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The Bone & Joint Journal
Vol. 106-B, Issue 2 | Pages 166 - 173
1 Feb 2024
Scott CEH Yapp LZ MacDonald DJ Howie CR Clement ND

Aims

The primary aim was to assess change in health-related quality of life (HRQoL) of patients as they waited from six to 12 months for a total hip (THA) or total or partial knee arthroplasty (KA). Secondary aims were to assess change in joint-specific function, mental health, quality of sleep, number living in a state worse than death (WTD), wellbeing, and patient satisfaction with their healthcare.

Methods

This prospective study included 142 patients awaiting a THA (mean age 66.7 years (SD 11.4); 71 female) and 214 patients awaiting KA (mean age 69.7 years (SD 8.7); 117 female). Patients completed questionnaires (EuroQol five-dimension health questionnaire (EQ-5D), Oxford Hip and Knee Scores (OHS/OKS), Pittsburgh Sleep Quality Index (PSQI), Hospital Anxiety and Depression Score (HADS), University of California, Los Angeles Activity Scale, wellbeing assessment, and satisfaction with their healthcare) at six and 12 months while awaiting surgery.


The Bone & Joint Journal
Vol. 105-B, Issue 4 | Pages 365 - 372
15 Mar 2023
Yapp LZ Scott CEH MacDonald DJ Howie CR Simpson AHRW Clement ND

Aims

This study investigates whether primary knee arthroplasty (KA) restores health-related quality of life (HRQoL) to levels expected in the general population.

Methods

This retrospective case-control study compared HRQoL data from two sources: patients undergoing primary KA in a university-teaching hospital (2013 to 2019), and the Health Survey for England (HSE; 2010 to 2012). Patient-level data from the HSE were used to represent the general population. Propensity score matching was used to balance covariates and facilitate group comparisons. A propensity score was estimated using logistic regression based upon the covariates sex, age, and BMI. Two matched cohorts with 3,029 patients each were obtained for the adjusted analyses (median age 70.3 (interquartile range (IQR) 64 to 77); number of female patients 3,233 (53.4%); median BMI 29.7 kg/m2 (IQR 26.5 to 33.7)). HRQoL was measured using the three-level version of the EuroQol five-dimension questionnaire (EQ-5D-3L), and summarized using the Index and EuroQol visual analogue scale (EQ-VAS) scores.


Bone & Joint Research
Vol. 11, Issue 9 | Pages 619 - 628
7 Sep 2022
Yapp LZ Scott CEH Howie CR MacDonald DJ Simpson AHRW Clement ND

Aims

The aim of this study was to report the meaningful values of the EuroQol five-dimension three-level questionnaire (EQ-5D-3L) and EuroQol visual analogue scale (EQ-VAS) in patients undergoing primary knee arthroplasty (KA).

Methods

This is a retrospective study of patients undergoing primary KA for osteoarthritis in a university teaching hospital (Royal Infirmary of Edinburgh) (1 January 2013 to 31 December 2019). Pre- and postoperative (one-year) data were prospectively collected for 3,181 patients (median age 69.9 years (interquartile range (IQR) 64.2 to 76.1); females, n = 1,745 (54.9%); median BMI 30.1 kg/m2 (IQR 26.6 to 34.2)). The reliability of the EQ-5D-3L was measured using Cronbach’s alpha. Responsiveness was determined by calculating the anchor-based minimal clinically important difference (MCID), the minimal important change (MIC) (cohort and individual), the patient-acceptable symptom state (PASS) predictive of satisfaction, and the minimal detectable change at 90% confidence intervals (MDC-90).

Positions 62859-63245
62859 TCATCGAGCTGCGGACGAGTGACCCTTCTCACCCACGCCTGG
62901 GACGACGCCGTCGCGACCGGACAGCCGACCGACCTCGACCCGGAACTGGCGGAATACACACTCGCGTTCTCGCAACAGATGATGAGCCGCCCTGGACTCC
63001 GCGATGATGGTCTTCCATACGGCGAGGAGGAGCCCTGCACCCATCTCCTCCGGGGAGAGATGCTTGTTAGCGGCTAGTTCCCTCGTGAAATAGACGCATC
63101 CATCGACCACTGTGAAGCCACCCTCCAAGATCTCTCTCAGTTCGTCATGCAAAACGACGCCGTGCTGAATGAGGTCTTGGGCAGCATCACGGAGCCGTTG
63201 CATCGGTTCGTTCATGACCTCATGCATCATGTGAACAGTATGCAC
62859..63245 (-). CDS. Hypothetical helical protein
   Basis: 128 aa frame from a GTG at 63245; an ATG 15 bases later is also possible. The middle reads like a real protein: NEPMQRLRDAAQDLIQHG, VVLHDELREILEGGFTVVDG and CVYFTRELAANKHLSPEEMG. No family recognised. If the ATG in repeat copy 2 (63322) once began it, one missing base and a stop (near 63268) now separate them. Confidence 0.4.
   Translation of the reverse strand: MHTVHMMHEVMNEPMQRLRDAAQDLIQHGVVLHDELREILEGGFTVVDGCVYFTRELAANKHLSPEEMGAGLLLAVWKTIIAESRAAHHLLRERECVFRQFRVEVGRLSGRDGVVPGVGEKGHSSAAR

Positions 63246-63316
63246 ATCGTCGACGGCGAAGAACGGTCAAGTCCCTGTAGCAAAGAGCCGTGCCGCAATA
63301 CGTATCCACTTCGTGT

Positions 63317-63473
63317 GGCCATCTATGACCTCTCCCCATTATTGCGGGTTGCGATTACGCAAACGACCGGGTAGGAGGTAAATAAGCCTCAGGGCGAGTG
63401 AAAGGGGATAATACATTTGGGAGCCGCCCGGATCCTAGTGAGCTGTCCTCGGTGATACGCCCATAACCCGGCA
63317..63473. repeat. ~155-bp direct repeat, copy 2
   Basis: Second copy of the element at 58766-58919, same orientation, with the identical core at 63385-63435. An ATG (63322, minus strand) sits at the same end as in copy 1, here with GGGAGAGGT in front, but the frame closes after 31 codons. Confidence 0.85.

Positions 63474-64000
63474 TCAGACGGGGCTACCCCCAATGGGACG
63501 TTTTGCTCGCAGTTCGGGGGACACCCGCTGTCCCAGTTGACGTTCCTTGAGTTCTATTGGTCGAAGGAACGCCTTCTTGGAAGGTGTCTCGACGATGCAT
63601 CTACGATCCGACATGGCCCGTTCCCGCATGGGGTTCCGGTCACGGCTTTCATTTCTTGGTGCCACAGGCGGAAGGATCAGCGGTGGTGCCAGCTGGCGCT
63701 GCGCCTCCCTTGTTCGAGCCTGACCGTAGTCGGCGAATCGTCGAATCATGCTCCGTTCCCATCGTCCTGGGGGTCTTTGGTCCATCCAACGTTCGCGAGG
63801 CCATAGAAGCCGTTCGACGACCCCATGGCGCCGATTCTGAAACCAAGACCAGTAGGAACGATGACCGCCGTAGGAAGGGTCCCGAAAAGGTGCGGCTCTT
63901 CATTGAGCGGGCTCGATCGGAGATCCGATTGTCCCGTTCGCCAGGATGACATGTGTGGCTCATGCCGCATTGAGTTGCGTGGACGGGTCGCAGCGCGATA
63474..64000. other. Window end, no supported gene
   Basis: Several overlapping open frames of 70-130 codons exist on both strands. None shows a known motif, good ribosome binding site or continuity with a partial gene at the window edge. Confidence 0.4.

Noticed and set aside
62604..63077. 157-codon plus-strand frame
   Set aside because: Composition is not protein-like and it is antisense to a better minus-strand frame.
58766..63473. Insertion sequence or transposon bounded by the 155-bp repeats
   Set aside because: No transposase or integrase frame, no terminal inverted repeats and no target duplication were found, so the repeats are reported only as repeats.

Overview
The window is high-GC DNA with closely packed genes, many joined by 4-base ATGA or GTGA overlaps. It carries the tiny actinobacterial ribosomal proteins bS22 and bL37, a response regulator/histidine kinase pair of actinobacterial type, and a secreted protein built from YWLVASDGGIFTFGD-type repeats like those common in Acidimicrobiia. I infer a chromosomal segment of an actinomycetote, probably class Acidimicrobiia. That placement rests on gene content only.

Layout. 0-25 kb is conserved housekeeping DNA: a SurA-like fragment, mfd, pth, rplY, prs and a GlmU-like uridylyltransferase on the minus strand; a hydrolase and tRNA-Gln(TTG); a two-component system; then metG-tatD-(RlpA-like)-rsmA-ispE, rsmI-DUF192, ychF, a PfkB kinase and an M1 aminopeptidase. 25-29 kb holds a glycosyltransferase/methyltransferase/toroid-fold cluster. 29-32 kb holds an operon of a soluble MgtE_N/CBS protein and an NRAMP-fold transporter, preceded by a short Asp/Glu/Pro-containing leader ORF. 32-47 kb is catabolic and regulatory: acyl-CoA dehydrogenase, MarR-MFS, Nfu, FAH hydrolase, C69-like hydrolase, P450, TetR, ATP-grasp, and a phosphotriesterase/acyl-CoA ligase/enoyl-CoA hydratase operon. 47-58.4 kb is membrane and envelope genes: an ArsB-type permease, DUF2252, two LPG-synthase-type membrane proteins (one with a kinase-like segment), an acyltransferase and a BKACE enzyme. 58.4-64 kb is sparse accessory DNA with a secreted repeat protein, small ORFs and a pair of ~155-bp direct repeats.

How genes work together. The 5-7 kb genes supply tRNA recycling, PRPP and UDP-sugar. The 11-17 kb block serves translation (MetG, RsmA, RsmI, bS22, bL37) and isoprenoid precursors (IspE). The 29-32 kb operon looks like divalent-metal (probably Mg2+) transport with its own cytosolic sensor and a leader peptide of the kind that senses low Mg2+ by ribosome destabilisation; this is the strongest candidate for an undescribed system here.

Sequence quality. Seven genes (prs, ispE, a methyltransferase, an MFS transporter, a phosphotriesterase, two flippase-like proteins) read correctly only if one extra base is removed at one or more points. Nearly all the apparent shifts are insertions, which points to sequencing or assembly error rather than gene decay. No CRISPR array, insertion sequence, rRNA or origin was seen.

The Bone & Joint Journal
Vol. 104-B, Issue 4 | Pages 452 - 463
1 Apr 2022
Elcock KL Carter TH Yapp LZ MacDonald DJ Howie CR Stoddart A Berg G Clement ND Scott CEH

Aims

Access to total knee arthroplasty (TKA) is sometimes restricted for patients with severe obesity (BMI ≥ 40 kg/m2). This study compares the cost per quality-adjusted life year (QALY) associated with TKA in patients with a BMI above and below 40 kg/m2 to examine whether this is supported.

Methods

This single-centre study compared 169 consecutive patients with severe obesity (BMI ≥ 40 kg/m2) (mean age 65.2 years (40 to 87); mean BMI 44.2 kg/m2 (40 to 66); 129/169 female) undergoing unilateral TKA to a propensity score matched (age, sex, preoperative Oxford Knee Score (OKS)) cohort with a BMI < 40 kg/m2 in a 1:1 ratio. Demographic data, comorbidities, and complications to one year were recorded. Preoperative and one-year patient-reported outcome measures (PROMs) were completed: EuroQol five-dimension three-level questionnaire (EQ-5D-3L), OKS, pain, and satisfaction. Using national life expectancy data with obesity correction and the 2020 NHS National Tariff, QALYs (discounted at 3.5%), and direct medical costs accrued over a patient’s lifetime, were calculated. Probabilistic sensitivity analysis (PSA) was used to model variation in cost/QALY for each cohort across 1,000 simulations.


The Bone & Joint Journal
Vol. 103-B, Issue 7 | Pages 1254 - 1260
1 Jul 2021
Calabro L Clement ND MacDonald D Patton JT Howie CR Burnett R

Aims

The primary aim of this study was to assess whether non-fatal postoperative venous thromboembolism (VTE) within six months of surgery influences the knee-specific functional outcome (Oxford Knee Score (OKS)) one year after total knee arthroplasty (TKA). Secondary aims were to assess whether non-fatal postoperative VTE influences generic health and patient satisfaction at this time.

Methods

A study of 2,393 TKAs was performed in 2,393 patients. Patient demographics, comorbidities, OKS, EuroQol five-dimension score (EQ-5D), and Forgotten Joint Score (FJS) were collected preoperatively and one year postoperatively. Overall patient satisfaction with their TKA was assessed at one year. Patients with VTE within six months of surgery were identified retrospectively and compared with those without.